Prior posts have addressed the right time to sell your answering service, the wrong time to sell, and about leaving a legacy when it’s time to move on. However, there is one more scenario to consider. It’s a distressed sale. Sorry to be blunt, but that’s an apt description for a difficult situation.
For years you worked hard to build your answering service into something that made you proud. After some initial lean times, good years followed. Profitable years. A time when everything fit together and worked well.
You were on top. But then something happened.
Perhaps you made a tactical error: moving in a direction that didn’t pay out, investing in the wrong technology, overextending your reach, pulling back your involvement at the wrong time, or a health issue that tore you away. These things happen.
Or maybe the instigating issue was outside your control: a financial downturn at an inopportune time, a local business disturbance that rippled through the area economy, a key employee who left—along with staff and clients—to start a competing service, your accountant embezzled your cash reserves, a lawsuit crippled your operation, or a key employee abruptly quit and left a hole too big to fill. Though we hope against experiencing these crises, they do occur.
If this is your situation, I am truly sorry. I can’t imagine how difficult it is.
You now have to sell, and it won’t be easy. Here are some tips to help:
There are companies looking to capitalize on your misfortune. Shun these sharks. They want to take advantage of you and your crisis. Don’t let them. Remember, this industry is full of nice people, too. They will empathize, show respect, and be kind. Though you have no reason to expect a nice payout, they can help you leave with some dignity.
Determine what is important to you: a quick exit, an ongoing role in the buyer’s organization, protect a key employee, or not being taken advantage of. Work towards accomplishing your key objective.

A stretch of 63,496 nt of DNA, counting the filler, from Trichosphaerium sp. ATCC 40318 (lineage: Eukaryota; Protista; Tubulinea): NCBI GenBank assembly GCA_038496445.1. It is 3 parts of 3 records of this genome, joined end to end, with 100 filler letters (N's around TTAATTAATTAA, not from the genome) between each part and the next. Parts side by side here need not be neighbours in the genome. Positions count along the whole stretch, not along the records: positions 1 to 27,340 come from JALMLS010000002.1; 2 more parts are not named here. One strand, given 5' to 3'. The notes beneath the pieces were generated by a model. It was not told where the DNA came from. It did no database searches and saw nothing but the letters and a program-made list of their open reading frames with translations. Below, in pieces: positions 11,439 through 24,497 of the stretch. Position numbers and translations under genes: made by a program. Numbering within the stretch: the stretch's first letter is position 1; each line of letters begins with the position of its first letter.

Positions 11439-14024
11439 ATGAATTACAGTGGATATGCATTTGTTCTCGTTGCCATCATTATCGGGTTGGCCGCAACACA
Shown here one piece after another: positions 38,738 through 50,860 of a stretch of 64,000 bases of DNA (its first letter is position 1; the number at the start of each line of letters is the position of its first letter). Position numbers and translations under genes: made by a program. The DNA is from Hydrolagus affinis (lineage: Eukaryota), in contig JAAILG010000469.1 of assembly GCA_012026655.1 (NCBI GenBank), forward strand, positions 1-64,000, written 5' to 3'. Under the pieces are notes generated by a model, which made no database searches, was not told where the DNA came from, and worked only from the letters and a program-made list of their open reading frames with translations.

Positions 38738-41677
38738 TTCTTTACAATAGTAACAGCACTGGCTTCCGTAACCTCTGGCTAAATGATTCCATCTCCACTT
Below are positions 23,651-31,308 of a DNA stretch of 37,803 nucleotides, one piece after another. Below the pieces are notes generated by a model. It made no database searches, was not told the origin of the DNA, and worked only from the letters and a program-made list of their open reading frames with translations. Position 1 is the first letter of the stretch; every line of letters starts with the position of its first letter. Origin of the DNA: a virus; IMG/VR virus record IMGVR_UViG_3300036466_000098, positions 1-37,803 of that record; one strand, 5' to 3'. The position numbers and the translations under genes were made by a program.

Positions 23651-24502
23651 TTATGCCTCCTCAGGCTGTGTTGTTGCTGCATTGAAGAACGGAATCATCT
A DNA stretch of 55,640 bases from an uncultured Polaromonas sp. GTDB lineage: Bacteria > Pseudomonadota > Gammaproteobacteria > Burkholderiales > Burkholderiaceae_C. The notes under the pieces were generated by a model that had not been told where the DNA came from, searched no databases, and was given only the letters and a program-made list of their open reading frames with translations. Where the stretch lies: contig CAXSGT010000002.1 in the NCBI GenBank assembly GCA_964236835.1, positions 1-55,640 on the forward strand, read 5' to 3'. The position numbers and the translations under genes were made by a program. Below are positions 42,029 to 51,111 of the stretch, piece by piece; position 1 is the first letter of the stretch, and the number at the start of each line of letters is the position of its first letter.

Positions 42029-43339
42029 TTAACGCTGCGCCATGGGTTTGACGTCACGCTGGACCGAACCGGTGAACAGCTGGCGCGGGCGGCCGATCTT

Maybe you just want to walk away. That’s okay. But perhaps you need a job. What part of the business do you like? What do you excel at? Maybe you’re great at customer service or have an impressive sales closing ratio. Perhaps you love the technology side or are at your best when training new operators. Yes, it is hard to become an employee at a company you once owned, but if you can make the transition, it might be a great fit and provide a needed paycheck.
Though embarrassing, don’t go through this alone. You have friends in the industry who you trust and respect. Approach them. Maybe you can sell to them and avoid the circling vultures. Another option is a hands-off approach, where you hire someone else to find the right buyer and manage the sale for you. If you are emotionally and physically beat, this may be the best way to go. Either way, seek someone who will take care of you as a person and not take advantage of your situation.
Though your distressed answering service won’t get you much money, following these tips will allow you to make the best of the situation and exit as gracefully as possible.
Janet Livingston is the president of Call Center Sales Pro, a premier sales and marketing service provider and consultancy for the call center and telephone answering service industry. Contact Janet at firstname.lastname@example.org or 800-901-7706 to arrange a private consultation about buying or selling an answering service.
Peter Lyle DeHaan is a freelance writer from Southwest Michigan.